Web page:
Joyce Lam
Joyce is a Trends Analyst at Mintel, focusing on capturing consumer behaviour for the Greater China market, as well as supporting the global Mintel Trends team to identify new consumer trends.
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Mintel Trend ‘Straight to You’ highlights how consumers, today, are expecting products and services to be brought directly to them, wherever they are. Consumers don’t have to physically visit stores to make purchase—all thanks to the digital age. Retailing has been brought into consumers’ homes, and an on-demand culture is beginning to transcend the retail world.

As a result of this, drone deliveries have become popular for companies of late. While drones have become a cool gadget for leisure activities, more and more governments and brands are starting to consider drones for deliveries, surveillance, rescue and medical purposes. Here are a couple of companies who have adopted this approach in Asia Pacific.

JD.com, China

JD.com partnered with a local Chinese government to deliver much-needed medical supplies to a remote cliff-top village by drone in December 2017, shortening a journey that normally takes hours to a speedy 10 minutes. According to reports, China’s ‘first medical drone’ hovered over the village in the Liangshan Yi autonomous prefecture in Sichuan province, bringing villagers anti-inflammatory and cold medicines.

It has been reported that JD.com has estimated that the logistics of drone deliveries can save up to 70% on costs compared to delivery services by conventional vehicles, such as cars, vans or motorbikes.

Drones have the potential to revolutionise healthcare, as they enable hospitals and medical service providers to quickly send and receive crucial medical samples and resources. Combined with online medical check-ups, this technology could offer a new form of healthcare services, making them accessible for everyone, anytime and anywhere.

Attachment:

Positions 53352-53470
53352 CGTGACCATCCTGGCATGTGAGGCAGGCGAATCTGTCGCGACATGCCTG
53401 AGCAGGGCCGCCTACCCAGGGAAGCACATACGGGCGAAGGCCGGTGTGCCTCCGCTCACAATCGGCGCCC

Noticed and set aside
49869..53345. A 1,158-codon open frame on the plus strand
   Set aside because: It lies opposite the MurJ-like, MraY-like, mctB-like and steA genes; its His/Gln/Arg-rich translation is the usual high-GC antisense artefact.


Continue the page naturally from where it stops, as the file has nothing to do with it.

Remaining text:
Guzman Y Gomez, Australia

Guzman Y Gomez teamed up with Project Wing to trial deliveries by drone, bringing food to consumers in the Australian Capital Territory who order via the restaurant chain’s app. While still in test mode, the brand stays committed to making drone delivery a reality and reinventing fast food for the 21st century.

Consumers are becoming spoilt for choice when it comes to not only the products available to them, but the speed at which they can be delivered. According to Mintel research, more than one in three metro Australians shop closer to work or home due to a lack of time, while one in four eat lunch at their desk to save time.

Ele.me, China

Ele.me, one of China’s leading food delivery services, already makes more than 10 million food deliveries each day. According to reports, the platform introduced a newly improved fleet of drones during the World Unmanned Systems Conference in Shanghai, China, last year. The drone, named E7, is able to carry up to 6kg of food and fly as far as 20km at a maximum speed of 65km/hr. Drone delivery trials will soon begin in several Chinese cities.

The rise of e-commerce and food delivery services has meant that Chinese consumers have come to expect everything to be delivered to them, anywhere and anytime they want. According to Mintel research on China’s new retail sector, half of Chinese consumers say that they prefer online shopping over in-store shopping because home delivery helps them save time.

What we think

Services that allow consumers to use their ever-decreasing free time more effectively will continue to see interest and success. Brands will also need to ensure they are aware of the needs of their target demographics before embarking into the speedy solution space.

In addition to this, a number of brands have also announced plans to slowly replace their human courier network with other more innovative transport methods, such as drones and self-driving delivery trucks. Such technologies will not only make delivery services more cost- and time-friendly, but will also enable brands to reach more remote areas.